Andreas Schöneck wrote on 2016-08-12 06:26:
Nowadays, the place to put the pem files is /usr/share/pki/ca-trust-source/anchors For more information, read /usr/share/pki/ca-trust-source/README
John Peter Harvest wrote on 2016-09-22 11:41:
Both directories can be used! From the update-ca-trust man page: Files in subdirectories below the directory hierarchy /usr/share/pki/ca-trust-source/ contain CA certificates and trust settings in the PEM file format. The trust settings found here will be interpreted with a low priority. Files in subdirectories below the directory hierarchy /etc/pki/ca-trust/source/ contain CA certificates and trust settings in the PEM file format. The trust settings found here will be interpreted with a high priority.
adamw wrote on 2016-09-27 01:07:

By convention, software packages that needed to install anchors for some reason would put them in /usr/share/pki/ca-trust-source , while /etc/pki/ca-trust/source would be for the sysadmin to use.

Binh Thanh Nguyen wrote on 2017-02-22 09:57:
Thanks, nice tips
Matthew wrote on 2018-08-23 15:07:
Thank you for this article and the comments/tips below - cleared things up for me! I was wondering why there was more than one directory to use?!
in wrote on 2018-09-26 15:20:
I always get the error Failed to install certificate: A valid full certificate chain from the host certificate to the Certificate Authority's certificate must be provided. Help please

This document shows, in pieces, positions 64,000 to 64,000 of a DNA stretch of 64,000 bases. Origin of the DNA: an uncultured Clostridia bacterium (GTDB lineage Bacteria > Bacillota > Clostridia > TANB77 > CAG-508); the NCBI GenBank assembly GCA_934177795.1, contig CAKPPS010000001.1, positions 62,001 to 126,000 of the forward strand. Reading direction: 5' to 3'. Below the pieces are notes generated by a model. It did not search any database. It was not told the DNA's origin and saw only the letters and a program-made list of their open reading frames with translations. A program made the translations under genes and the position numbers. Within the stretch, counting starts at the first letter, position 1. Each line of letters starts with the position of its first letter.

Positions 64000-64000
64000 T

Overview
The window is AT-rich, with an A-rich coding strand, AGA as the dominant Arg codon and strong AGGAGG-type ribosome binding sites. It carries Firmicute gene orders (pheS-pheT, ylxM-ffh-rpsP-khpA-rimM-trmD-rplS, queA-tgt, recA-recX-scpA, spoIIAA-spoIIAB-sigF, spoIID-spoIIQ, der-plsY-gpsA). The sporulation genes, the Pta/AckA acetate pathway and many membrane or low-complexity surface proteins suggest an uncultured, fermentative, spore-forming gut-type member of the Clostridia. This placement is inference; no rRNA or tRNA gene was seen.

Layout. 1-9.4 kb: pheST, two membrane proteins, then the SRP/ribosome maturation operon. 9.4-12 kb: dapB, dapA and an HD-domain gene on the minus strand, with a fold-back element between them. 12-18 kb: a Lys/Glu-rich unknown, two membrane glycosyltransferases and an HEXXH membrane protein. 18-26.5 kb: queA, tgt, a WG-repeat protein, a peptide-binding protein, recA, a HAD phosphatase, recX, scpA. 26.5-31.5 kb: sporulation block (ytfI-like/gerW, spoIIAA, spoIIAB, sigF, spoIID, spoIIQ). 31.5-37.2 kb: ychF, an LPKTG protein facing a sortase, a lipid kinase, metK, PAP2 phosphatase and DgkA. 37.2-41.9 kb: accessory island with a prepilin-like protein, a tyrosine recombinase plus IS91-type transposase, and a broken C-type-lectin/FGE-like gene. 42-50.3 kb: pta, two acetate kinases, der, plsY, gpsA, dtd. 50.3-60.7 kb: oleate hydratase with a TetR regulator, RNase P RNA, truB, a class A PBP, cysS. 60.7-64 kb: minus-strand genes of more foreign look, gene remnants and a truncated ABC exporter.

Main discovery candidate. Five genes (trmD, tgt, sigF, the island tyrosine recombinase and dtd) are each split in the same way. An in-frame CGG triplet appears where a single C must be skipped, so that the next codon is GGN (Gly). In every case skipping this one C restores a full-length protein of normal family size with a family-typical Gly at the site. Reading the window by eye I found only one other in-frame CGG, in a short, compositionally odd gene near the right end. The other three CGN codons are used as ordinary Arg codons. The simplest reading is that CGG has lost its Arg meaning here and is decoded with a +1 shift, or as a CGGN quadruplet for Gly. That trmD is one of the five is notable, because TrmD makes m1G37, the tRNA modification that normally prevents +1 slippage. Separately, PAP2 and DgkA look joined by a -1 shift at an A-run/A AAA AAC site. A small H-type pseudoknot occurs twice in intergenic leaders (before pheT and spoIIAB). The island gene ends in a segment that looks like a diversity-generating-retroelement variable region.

Paul Collins wrote on 2018-12-10 22:37:
@in, if asked for a full certificate chain, and pem (text) format files are allowed (as it appears to be in this context), you may be able to concatenate the needed certificates together (specific domain, intermediate, and root) into a single file and use that. General chain file creation for several scenarios: Mainly I'm here to add my thanks for the useful instructions.
alla wrote on 2019-06-18 09:32:
hmm I have a problem, can you pls help me? I have .crt cert-file from Windows, I export it in base64 format, and it looks like that: -----BEGIN CERTIFICATE----- MIIDojCCAoqgAwIBAgIQeqkpty5ghoxP8YfCRe+7qjANBgkqhkiG9w0BAQUFADBP some more strings FnpKVwAq6UcYOu4AoXweaqOOMsLNSw== -----END CERTIFICATE----- So i put this crt file in /etc/pki/ca-trust/source/anchors/cert.crt and execute "update-ca-trust extract". No error codes, nothing in /var/log/messages. So if I check ls -al /etc/pki/tls/certs/ca-bundle.crt I see what nothing changes - last change date of file is 2 months ago. Why this didn't work?
Gregory Young wrote on 2019-06-28 15:36:
Check /etc/pki/tls/certs/, it should be at the top. The question I have is why it gets put in this file, when the /etc/pki/tls/certs/ca-bundle.crt file is referenced by openssl and others?
adamw wrote on 2019-10-18 18:28:
it's been years since I looked at this stuff, but it *should* wind up in *both*, AFAIR. `ca-bundle-trust.crt` includes certificates in the extended 'BEGIN TRUSTED CERTIFICATE' format, `ca-bundle.crt` includes certificates in the basic 'BEGIN CERTIFICATE' format. If it doesn't wind up in *either*, the file may be invalid, I guess, but I'm not too sure.